Catalan-style trooping funnel stew

The trooping funnel is a common and striking mushroom that is difficult to miss — make the most of spotting it by brewing up this warming rustic stew

Trooping funnel gives this stew a rustic, earthy flavour
Trooping funnel gives this stew a rustic, earthy flavour

The trooping funnel (Infundibulicybe geotropa) is a large and stately edible that reaches up to 30cm in height and can obtain cap diameters in excess of 20cm. It also grows in numbers, forming rings or, as its name suggests, lines or troops, making it both easy to spot and ideal to forage for a main meal. Trooping funnel is one of the hardier winter fungi, with the ability to survive light frosts, and can be found in leaflitter, verges and hedgerows well into December.


Trooping funnel (Infundibulicybe geotropa) as a troop

It’s surprising that this mushroom doesn’t feature more on restaurant menus or in farm shops, as it’s strongly flavoured and attractive on the plate, with firm white flesh. It is popular in farmers’ markets of the Catalan region of Spain, however, and it’s from there that we looked for inspiration for this stew, which embraces the flavours of rich red wine, salty pork, smoked garlic and paprika. While trooping funnel can be served fried straight, when cooked slowly in a stew it almost takes on the taste and consistency of marinated artichoke, lending the dish a really rustic, earthy flavour and texture.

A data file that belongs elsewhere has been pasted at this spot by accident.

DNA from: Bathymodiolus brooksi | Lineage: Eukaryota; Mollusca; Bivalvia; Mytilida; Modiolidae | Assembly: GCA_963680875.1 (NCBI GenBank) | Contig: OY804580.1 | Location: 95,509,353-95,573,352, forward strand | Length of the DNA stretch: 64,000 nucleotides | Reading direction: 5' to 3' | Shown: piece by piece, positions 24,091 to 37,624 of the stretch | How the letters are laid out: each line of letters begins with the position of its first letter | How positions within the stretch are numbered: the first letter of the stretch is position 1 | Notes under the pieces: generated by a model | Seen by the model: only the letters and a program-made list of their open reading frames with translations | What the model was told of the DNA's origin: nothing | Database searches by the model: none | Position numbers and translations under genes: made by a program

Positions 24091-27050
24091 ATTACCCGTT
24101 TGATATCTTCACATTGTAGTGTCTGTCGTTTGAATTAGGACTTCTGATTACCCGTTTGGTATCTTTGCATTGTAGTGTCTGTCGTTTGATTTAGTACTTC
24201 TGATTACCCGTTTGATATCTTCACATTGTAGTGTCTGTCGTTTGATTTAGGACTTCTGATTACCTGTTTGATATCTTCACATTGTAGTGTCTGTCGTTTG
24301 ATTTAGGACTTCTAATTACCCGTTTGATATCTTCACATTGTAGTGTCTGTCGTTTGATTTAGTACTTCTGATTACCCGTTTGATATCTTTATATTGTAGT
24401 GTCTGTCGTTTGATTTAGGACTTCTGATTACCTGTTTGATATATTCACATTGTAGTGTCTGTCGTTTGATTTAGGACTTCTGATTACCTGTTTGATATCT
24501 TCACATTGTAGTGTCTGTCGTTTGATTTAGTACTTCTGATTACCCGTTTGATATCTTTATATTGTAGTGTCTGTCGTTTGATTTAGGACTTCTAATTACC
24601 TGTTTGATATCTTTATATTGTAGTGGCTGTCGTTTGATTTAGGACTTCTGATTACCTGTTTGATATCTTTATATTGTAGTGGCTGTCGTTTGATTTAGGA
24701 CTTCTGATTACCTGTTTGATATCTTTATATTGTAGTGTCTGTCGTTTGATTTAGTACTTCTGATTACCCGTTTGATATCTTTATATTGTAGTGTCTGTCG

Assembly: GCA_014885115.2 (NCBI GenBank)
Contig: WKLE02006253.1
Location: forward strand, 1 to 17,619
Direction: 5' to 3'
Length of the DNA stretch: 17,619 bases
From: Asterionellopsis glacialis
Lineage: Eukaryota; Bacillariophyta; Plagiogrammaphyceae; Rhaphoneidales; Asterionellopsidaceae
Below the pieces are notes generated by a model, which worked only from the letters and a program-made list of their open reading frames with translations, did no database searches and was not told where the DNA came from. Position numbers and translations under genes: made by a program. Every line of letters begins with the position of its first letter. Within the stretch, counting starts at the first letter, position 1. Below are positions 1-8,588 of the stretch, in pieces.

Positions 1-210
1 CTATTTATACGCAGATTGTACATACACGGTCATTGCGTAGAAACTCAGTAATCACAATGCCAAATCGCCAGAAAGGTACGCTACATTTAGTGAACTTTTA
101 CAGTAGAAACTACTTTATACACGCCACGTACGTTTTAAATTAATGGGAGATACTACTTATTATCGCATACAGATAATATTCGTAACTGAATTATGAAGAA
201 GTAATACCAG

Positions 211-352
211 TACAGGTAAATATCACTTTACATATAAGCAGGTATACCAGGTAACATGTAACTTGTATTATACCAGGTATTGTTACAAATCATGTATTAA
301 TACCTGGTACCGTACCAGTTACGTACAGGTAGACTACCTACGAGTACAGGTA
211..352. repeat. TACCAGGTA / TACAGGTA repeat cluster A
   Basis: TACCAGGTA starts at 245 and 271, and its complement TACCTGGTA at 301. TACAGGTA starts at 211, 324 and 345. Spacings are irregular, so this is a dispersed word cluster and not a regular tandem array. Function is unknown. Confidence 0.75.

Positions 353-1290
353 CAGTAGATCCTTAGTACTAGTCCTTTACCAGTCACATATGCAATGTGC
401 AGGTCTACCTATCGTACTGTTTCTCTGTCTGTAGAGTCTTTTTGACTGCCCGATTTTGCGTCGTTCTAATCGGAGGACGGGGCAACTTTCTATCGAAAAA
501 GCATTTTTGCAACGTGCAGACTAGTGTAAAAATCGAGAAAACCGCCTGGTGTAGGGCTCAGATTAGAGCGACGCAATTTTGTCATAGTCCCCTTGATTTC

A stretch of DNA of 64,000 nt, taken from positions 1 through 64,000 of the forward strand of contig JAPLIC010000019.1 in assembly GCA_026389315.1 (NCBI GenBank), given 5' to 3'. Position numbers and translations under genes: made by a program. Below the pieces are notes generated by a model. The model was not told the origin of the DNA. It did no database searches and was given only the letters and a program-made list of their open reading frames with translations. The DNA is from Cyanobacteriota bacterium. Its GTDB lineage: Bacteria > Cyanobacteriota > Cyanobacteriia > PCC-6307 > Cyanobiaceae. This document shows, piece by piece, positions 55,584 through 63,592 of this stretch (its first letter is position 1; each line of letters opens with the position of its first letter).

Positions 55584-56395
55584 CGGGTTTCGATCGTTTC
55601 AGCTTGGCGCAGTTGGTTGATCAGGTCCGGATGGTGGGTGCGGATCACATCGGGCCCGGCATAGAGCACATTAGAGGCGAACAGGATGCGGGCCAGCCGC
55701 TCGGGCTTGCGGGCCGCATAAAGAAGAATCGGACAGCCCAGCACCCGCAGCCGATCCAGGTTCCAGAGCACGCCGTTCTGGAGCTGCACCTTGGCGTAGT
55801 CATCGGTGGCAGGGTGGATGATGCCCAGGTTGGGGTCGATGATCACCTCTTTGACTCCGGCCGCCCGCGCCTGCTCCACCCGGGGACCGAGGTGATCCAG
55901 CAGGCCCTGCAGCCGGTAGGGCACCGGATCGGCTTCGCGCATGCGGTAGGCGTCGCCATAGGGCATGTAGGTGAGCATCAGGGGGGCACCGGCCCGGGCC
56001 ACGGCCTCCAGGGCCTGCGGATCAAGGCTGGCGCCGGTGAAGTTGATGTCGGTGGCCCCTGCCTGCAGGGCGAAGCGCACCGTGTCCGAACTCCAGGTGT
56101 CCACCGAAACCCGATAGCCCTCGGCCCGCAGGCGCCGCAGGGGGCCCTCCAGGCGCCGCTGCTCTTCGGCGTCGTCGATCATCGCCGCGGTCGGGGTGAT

Trooping funnel does have some poisonous lookalikes — including the potentially deadly ivory funnel — although these reach nowhere near the same size. Check our foraging guide for more information on how to identify this mushroom safely.


Trooping funnel Catalan-style stew ingredients

Ingredients (serves four):

Olive oil for frying

Caps of two large trooping funnels, with cap sizes approx 15-20cms. (Save the fibrous stems or for making stock)

1 x 80g packet saucisson sec (chorizo can also be used as an alternative, but adjust the smoked paprika accordingly)

4 rashers streaky bacon

1 x 400g tin chopped plum tomatoes

1 x 400g tin cannellini beans

1tbsp tomato puree

3 x smoked garlic cloves

125ml Rioja

1 vegetable stock cube

2tsp smoked paprika

½tsp cumin

Handful chopped fresh parsley

1 bay leaf


Method

Trooping funnel cooking in a pan

Add glug of olive oil to a pan and sauté the onions and then the garlic. Once the onion has turned translucent, add the saucisson sec and the bacon.


Cook until they bacon and saucisson sec start to slightly caramelise and then stir through the smoked paprika and cumin. Add the trooping funnel and continue to cook until this begins to golden.


Add the tinned tomatoes, tinned beans, bay leaf, tomato puree, and wine and cook for around 30-40mins until sauce has reduced and thickened.


Serve with fresh, thick-sliced bread


Learn more about trooping funnel or discover more about wild edibles and recipes on a foraging course


Always stay safe when foraging. You need to be 100% sure of your identification, 100% sure that your foraged item is edible, and 100% sure that you are not allergic to it (it is good practice to always try a small amount of any new food you are consuming). If in doubt, leave it out!